Ukraine Holds Off Russian Forces in Bakhmut As Fighting Intensifies
Russian forces are attacking Bakhmut from three directions in a persistent attempt to encircle Ukrainian troops there, the Ukrainian military said on Sunday, maintaining pressure on the battered city that has become the focal point of Moscow’s wide-ranging offensive in eastern Ukraine.
The battle for Bakhmut in Ukraine’s Donbas region — Russia’s longest-running sustained assault since Moscow launched its full-scale invasion one year ago — began last summer, and Ukrainian soldiers have held out there even as Russian forces have gradually captured surrounding territory, nearly cutting off the city. In recent weeks, Moscow has ramped up an offensive to seize the whole of Donbas, sending troops that it mobilized last fall into the fight.
In an indication of the severity of the fighting and its broad geographical reach, the Ukrainian military’s General Staff said Sunday that its forces had repelled 130 Russian attacks the previous day.
“The adversary continues its attempts to encircle the town of Bakhmut,” it said in a morning update, listing attacks on a string of small towns and settlements in the vicinity of the city.
The fighting on Saturday killed two civilians in Bakhmut, the head of Ukraine’s regional military administration in Donetsk, Pavlo Kyrylenko, said on Sunday in a post on the Telegram social messaging app. Seven civilians were wounded in the region, he added.
Before the war, Bakhmut had a population of about 70,000, but the Ukrainian authorities say that only a few thousand civilians remain. The authorities have been working to evacuate those who have stayed, but the task has become harder as the roads out of the city have increasingly come under threat.
Moscow has been advancing on Bakhmut from territory it already holds to the east of the city, taking towns and villages that have more recently enabled it to attack the city from the north and south.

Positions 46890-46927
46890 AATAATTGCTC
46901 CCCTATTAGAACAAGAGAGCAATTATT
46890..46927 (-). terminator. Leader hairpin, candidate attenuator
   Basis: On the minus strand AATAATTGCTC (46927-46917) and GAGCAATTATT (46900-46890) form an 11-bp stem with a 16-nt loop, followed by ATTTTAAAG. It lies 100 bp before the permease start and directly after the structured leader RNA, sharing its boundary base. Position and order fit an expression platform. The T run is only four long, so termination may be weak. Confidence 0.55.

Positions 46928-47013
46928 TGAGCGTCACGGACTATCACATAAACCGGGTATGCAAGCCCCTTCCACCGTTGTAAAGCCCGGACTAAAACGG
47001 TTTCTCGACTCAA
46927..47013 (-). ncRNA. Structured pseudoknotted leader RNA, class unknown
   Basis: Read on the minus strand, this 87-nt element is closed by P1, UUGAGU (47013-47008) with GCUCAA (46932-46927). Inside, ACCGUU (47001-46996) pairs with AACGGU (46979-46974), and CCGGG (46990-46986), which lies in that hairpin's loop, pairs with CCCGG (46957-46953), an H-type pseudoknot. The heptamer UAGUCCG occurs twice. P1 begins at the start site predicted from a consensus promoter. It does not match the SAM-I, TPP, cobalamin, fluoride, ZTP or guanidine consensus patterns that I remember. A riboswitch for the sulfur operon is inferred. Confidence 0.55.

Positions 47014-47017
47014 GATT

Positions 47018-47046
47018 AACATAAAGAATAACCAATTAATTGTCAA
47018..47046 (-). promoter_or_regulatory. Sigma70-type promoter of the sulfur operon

Russia has rushed large numbers of troops to the area around Bakhmut, including many newly mobilized, ill-trained recruits. Ukraine also has sent reinforcements to the battle, which military analysts say has taken on greater symbolic value than strategic importance.
Military experts say that Russia’s offensive is being fought at five or six points along a front line that stretches about 100 miles from the town of Kreminna in Luhansk to Vuhledar in Donetsk, where Moscow suffered heavy losses in a tank battle in recent weeks.
While Russian forces have not made significant territorial gains in their renewed offensive, they have been tightening the claw around Bakhmut. Last month, President Volodymyr Zelensky of Ukraine vowed that Ukraine would not give up on Bakhmut, calling it “our fortress.” But in recent days, Ukrainian officials have been preparing the public for the possibility of a retreat.
Mick Ryan, a military analyst and retired Australian Army major general who is a fellow at the Lowy Institute, a think tank based in Sydney, wrote on Sunday that Russian forces, despite taking a very large number of casualties, had “slowly but surely begun to take ground in and around Bakhmut.” He said in a post on Substack that “Russia is strangling (but not yet stopping) the Ukrainian capacity to defend the city.”
That sentiment was echoed by the Institute for the Study of War, a U.S.-based research group. It said that Russian forces “will not likely be able to encircle the city soon,” but that by closing in on the roads that are the vital lifelines of supply for Ukrainian fighters, they could force Kyiv’s forces to abandon their defensive positions and withdraw.
If Russia does eventually capture Bakhmut, it would be the culmination of one the longest and bloodiest battles of the war, but questions would remain about Russia’s ability to sustain its offensive and gain further ground in eastern Ukraine.
“The reality is that if the Russians do capture Bakhmut, they are seizing rubble,” Mr. Ryan said. “It is a town with minimal strategic importance, with almost no remaining infrastructure to support an occupying force. That the Russians have invested so much in its capture speaks volumes about their poor strategy in this war.”
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